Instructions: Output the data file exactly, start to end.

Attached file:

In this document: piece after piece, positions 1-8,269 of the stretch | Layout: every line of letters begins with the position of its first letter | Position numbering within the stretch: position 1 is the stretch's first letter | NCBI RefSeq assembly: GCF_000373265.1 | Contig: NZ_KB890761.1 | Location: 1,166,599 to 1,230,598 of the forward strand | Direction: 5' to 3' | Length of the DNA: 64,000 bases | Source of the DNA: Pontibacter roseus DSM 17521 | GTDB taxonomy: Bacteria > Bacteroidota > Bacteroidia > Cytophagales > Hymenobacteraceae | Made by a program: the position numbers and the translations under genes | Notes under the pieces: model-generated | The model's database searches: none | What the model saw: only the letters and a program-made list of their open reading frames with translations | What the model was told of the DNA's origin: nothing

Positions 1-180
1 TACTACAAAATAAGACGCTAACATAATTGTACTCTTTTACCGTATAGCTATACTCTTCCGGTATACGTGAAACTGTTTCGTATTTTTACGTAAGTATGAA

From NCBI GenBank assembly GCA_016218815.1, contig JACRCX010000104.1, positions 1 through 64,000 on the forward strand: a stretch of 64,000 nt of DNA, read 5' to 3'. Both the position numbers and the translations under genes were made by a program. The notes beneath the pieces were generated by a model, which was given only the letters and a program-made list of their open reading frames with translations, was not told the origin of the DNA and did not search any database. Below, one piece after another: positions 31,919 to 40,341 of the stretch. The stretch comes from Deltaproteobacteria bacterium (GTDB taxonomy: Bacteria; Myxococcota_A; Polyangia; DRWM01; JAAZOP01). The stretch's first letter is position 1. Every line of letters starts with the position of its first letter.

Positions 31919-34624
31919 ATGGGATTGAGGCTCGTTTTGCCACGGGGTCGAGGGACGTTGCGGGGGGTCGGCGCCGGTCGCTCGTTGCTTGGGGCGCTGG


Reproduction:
In this document: piece after piece, positions 1-8,269 of the stretch | Layout: every line of letters begins with the position of its first letter | Position numbering within the stretch: position 1 is the stretch's first letter | NCBI RefSeq assembly: GCF_000373265.1 | Contig: NZ_KB890761.1 | Location: 1,166,599 to 1,230,598 of the forward strand | Direction: 5' to 3' | Length of the DNA: 64,000 bases | Source of the DNA: Pontibacter roseus DSM 17521 | GTDB taxonomy: Bacteria > Bacteroidota > Bacteroidia > Cytophagales > Hymenobacteraceae | Made by a program: the position numbers and the translations under genes | Notes under the pieces: model-generated | The model's database searches: none | What the model saw: only the letters and a program-made list of their open reading frames with translations | What the model was told of the DNA's origin: nothing

Positions 1-180
1 TACTACAAAATAAGACGCTAACATAATTGTACTCTTTTACCGTATAGCTATACTCTTCCGGTATACGTGAAACTGTTTCGTATTTTTACGTAAGTATGAA

From NCBI GenBank assembly GCA_016218815.1, contig JACRCX010000104.1, positions 1 through 64,000 on the forward strand: a stretch of 64,000 nt of DNA, read 5' to 3'. Both the position numbers and the translations under genes were made by a program. The notes beneath the pieces were generated by a model, which was given only the letters and a program-made list of their open reading frames with translations, was not told the origin of the DNA and did not search any database. Below, one piece after another: positions 31,919 to 40,341 of the stretch. The stretch comes from Deltaproteobacteria bacterium (GTDB taxonomy: Bacteria; Myxococcota_A; Polyangia; DRWM01; JAAZOP01). The stretch's first letter is position 1. Every line of letters starts with the position of its first letter.

Positions 31919-34624
31919 ATGGGATTGAGGCTCGTTTTGCCACGGGGTCGAGGGACGTTGCGGGGGGTCGGCGCCGGTCGCTCGTTGCTTGGGGCGCTGG